Law enforcement can obtain virtually anything posted online and use it against a person
One man was arrested for posting a video of himself driving and drinking online
Social sharing played a large part in the highly publicized Steubenville rape case
Defendants may have to deny their own words if they admit to a crime online
The five-minute video opens with a man cruising along in his car, cracking open a bottle of what appears to be Beck’s beer and taking a swig.
“We all know drinking and driving is against the law. You’re not supposed to do that. But they didn’t say anything about driving and then drinking,” the man says to the camera. “You just have to be learned enough to understand the symbols of drunkenness.”
The man, Richard Godbehere, posted the clip in February under the title “Let’s Go Driving, Drinking!” to LiveLeak, a video-sharing site where users can vote on and donate to videos they like.
Even so, he appeared surprised when police showed up at his house in Kapa’a, Hawaii, to arrest him on charges of consuming alcohol while operating a vehicle and driving without a license.
“It’s unbelievable,” Godbehere told CNN. He says the video was meant as a parody. “There was no beer in that bottle.” Godbehere is due in court in June, and police in Kaua’i told CNN the case will come down to whether a judge or jury believes him.
“Our traffic laws are in place for a reason, and Mr. Godbehere’s blatant disregard for those laws is the type of behavior that won’t be tolerated,” said Kaua’i Police Chief Darryl Perry in a statement.
Social networks offer platforms for us to share everything on the Internet, from our relationship statuses to our political leanings and photos of our pets and children. But some people are discovering that what they share on Facebook, Twitter and other platforms constitutes evidence that can be used against them in a court of law.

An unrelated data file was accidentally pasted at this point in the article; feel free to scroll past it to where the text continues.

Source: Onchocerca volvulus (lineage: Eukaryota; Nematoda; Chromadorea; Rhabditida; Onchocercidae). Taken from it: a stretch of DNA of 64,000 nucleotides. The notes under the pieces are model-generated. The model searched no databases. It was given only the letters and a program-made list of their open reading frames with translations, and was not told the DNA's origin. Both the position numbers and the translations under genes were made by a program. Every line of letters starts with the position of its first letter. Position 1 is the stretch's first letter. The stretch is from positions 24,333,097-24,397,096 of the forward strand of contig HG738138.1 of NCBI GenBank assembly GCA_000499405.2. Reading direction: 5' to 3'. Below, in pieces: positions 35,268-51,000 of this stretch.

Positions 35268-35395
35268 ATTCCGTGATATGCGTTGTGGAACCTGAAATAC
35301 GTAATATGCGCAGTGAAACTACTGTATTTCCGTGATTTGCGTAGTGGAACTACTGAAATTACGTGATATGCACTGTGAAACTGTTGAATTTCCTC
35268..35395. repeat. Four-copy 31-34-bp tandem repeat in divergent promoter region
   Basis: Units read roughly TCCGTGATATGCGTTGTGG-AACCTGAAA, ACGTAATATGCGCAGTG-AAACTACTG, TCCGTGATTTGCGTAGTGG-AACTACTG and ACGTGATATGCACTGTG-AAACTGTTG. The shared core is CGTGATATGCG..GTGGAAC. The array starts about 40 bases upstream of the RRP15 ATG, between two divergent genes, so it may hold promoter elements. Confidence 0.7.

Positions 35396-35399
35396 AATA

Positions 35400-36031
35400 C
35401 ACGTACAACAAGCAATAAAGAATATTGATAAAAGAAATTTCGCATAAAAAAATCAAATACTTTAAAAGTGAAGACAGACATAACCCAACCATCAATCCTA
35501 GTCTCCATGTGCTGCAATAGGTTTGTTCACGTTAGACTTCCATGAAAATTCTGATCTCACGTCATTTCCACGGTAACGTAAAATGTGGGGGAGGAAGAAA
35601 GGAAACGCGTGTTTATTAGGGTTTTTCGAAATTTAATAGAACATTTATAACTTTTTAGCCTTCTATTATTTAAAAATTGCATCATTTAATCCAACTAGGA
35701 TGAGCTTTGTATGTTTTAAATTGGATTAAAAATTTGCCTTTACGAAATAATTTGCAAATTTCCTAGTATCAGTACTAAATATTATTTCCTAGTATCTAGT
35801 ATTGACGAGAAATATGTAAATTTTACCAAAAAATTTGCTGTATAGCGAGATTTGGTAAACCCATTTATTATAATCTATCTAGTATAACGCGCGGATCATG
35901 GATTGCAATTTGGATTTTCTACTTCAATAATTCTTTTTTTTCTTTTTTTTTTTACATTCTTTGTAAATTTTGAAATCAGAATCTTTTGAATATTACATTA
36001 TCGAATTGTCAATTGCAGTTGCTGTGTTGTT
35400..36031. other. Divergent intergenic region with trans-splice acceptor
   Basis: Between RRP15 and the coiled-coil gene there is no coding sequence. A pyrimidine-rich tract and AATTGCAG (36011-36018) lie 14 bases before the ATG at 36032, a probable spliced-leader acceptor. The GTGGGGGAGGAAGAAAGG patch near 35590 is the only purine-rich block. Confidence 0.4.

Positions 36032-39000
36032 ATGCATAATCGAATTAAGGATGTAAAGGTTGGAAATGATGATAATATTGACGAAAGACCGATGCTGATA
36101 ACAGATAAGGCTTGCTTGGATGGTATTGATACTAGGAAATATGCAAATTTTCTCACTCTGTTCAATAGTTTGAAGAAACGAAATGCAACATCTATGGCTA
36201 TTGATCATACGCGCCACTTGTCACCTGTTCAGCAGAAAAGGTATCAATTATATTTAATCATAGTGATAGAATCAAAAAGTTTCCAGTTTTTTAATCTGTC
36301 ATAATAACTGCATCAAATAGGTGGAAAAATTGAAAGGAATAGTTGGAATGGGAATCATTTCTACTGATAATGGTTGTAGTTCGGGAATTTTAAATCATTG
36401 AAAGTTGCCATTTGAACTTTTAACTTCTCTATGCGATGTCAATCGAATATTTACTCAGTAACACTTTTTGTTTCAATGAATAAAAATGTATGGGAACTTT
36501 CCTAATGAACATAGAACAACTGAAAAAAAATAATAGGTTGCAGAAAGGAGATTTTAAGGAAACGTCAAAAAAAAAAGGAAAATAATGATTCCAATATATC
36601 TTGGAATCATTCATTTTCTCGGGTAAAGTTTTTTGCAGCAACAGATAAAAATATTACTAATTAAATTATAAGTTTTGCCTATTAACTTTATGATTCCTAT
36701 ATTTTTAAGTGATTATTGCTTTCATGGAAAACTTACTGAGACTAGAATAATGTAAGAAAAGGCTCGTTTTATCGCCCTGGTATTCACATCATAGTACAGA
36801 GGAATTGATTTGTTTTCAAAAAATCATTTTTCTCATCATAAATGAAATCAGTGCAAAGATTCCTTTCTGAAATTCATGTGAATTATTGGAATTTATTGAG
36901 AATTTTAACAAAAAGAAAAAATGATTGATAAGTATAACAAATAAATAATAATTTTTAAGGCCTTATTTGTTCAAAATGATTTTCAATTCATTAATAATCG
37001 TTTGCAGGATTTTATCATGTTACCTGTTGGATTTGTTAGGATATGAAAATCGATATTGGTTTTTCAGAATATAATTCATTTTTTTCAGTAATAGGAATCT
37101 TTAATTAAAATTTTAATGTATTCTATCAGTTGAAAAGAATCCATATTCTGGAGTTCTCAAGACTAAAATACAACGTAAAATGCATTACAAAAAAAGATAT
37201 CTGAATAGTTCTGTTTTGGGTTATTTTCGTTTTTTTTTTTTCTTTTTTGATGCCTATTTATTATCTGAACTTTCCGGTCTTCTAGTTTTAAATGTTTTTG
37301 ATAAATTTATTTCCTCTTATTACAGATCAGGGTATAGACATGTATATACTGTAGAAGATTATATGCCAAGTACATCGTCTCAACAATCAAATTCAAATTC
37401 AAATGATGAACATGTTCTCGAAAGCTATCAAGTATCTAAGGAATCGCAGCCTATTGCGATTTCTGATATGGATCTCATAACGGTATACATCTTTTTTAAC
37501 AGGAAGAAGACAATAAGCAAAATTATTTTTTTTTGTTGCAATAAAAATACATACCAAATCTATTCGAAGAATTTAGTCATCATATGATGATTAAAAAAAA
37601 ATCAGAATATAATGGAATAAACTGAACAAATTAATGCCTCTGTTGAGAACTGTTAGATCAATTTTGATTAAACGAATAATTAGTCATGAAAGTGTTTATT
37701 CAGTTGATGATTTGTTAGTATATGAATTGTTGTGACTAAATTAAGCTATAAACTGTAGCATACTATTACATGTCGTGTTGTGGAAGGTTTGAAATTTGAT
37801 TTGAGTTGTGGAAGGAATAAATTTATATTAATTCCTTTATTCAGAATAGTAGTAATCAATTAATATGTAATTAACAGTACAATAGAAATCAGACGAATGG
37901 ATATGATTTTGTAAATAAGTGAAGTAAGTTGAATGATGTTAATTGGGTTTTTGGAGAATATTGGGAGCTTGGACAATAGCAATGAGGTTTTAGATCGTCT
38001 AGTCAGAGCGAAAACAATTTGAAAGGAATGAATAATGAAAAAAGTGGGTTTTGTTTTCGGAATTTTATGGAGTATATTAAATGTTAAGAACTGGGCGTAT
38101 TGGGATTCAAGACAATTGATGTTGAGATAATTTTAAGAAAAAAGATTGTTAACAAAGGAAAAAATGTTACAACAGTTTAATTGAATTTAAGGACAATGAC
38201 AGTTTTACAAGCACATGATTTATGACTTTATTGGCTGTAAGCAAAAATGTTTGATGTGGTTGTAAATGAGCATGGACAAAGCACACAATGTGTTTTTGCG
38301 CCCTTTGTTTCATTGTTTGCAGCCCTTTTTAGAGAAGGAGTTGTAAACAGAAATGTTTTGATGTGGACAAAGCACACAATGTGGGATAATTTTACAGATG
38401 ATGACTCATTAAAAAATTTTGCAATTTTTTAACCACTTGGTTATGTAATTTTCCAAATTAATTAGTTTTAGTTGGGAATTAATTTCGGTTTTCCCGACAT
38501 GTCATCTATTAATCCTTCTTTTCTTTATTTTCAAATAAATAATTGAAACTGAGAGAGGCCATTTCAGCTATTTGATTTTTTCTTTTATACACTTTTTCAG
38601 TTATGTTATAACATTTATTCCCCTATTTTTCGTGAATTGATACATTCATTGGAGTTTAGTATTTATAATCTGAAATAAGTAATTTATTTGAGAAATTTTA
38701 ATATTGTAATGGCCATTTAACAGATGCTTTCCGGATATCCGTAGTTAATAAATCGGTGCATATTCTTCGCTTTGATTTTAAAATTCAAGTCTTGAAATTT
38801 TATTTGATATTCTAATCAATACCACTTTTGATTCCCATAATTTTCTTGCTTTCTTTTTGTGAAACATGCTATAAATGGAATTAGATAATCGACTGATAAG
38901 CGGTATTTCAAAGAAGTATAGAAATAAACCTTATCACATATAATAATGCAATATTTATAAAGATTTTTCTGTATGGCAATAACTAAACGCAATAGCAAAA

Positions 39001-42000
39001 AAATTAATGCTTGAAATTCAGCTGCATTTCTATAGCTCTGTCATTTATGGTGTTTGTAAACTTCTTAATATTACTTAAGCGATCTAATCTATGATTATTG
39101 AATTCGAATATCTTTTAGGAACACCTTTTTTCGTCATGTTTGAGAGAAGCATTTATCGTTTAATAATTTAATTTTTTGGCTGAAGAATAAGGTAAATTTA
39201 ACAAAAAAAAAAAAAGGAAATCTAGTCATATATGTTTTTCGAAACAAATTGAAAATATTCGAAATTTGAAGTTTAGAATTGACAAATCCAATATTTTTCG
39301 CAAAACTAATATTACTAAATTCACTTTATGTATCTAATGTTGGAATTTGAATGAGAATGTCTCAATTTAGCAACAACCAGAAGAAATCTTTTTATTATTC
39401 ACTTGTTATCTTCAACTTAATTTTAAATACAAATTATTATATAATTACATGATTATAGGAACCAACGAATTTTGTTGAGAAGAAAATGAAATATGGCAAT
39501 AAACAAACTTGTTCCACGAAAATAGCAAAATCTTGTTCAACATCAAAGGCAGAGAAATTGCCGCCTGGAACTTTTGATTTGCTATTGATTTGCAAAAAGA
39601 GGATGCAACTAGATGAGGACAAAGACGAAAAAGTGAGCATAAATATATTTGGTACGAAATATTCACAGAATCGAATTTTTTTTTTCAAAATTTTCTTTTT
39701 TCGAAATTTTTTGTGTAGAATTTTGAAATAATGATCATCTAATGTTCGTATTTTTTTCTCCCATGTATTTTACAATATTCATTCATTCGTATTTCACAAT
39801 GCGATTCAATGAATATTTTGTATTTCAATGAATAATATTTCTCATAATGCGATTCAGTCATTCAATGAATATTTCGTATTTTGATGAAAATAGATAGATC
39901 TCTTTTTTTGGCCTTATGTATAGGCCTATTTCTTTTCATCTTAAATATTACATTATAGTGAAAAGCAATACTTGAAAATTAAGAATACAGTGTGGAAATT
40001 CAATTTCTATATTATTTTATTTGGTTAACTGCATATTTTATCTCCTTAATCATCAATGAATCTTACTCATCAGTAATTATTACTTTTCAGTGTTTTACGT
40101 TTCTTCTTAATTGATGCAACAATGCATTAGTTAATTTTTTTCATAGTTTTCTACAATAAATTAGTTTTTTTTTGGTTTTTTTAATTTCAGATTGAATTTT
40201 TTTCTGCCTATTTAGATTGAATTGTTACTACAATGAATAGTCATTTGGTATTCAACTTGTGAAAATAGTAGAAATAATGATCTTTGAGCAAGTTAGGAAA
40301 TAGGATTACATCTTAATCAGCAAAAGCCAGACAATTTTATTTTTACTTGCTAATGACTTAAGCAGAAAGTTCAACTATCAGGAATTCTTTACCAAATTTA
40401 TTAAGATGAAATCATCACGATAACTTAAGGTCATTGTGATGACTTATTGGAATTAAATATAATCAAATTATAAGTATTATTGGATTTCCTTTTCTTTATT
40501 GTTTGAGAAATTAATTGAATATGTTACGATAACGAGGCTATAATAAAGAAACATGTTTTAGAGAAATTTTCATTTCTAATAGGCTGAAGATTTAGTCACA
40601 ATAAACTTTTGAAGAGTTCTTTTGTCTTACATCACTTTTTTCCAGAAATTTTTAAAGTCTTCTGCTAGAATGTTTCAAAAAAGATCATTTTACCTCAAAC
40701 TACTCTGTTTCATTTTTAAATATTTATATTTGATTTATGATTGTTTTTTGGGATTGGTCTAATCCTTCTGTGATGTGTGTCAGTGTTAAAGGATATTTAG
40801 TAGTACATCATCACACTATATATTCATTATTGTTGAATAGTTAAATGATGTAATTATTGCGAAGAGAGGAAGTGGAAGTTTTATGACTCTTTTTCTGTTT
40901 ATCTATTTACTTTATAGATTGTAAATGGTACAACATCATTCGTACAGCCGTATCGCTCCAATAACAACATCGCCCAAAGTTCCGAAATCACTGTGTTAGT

One expert told CNN that anything posted online is material the government can use as evidence to arrest and charge a person.
“In criminal cases, almost all evidence is discoverable and police can obtain the evidence,” said Bradley Shear, a Washington-area lawyer specializing in social media law. “It’s just a matter of what hoops they have to jump through.”
The government can subpoena deleted content from social media companies, as a judge did from Twitter for a case involving an Occupy New York protester in July 2012. But sometimes, law enforcement doesn’t have to jump through any hoops to collect potentially incriminating evidence – they just have to click around online.
“It’s like that old saying,” said professor Susan Rozelle, who teaches evidence and criminal law at Stetson University College of Law in Gulfport, Florida. “Don’t put anything on your Facebook page you wouldn’t tell your mother, or the local police department.”
The most high-profile recent example of this was in Steubenville, Ohio, where social media played a role in the case of two football players who were found guilty last month of raping a drunken 16-year-old girl.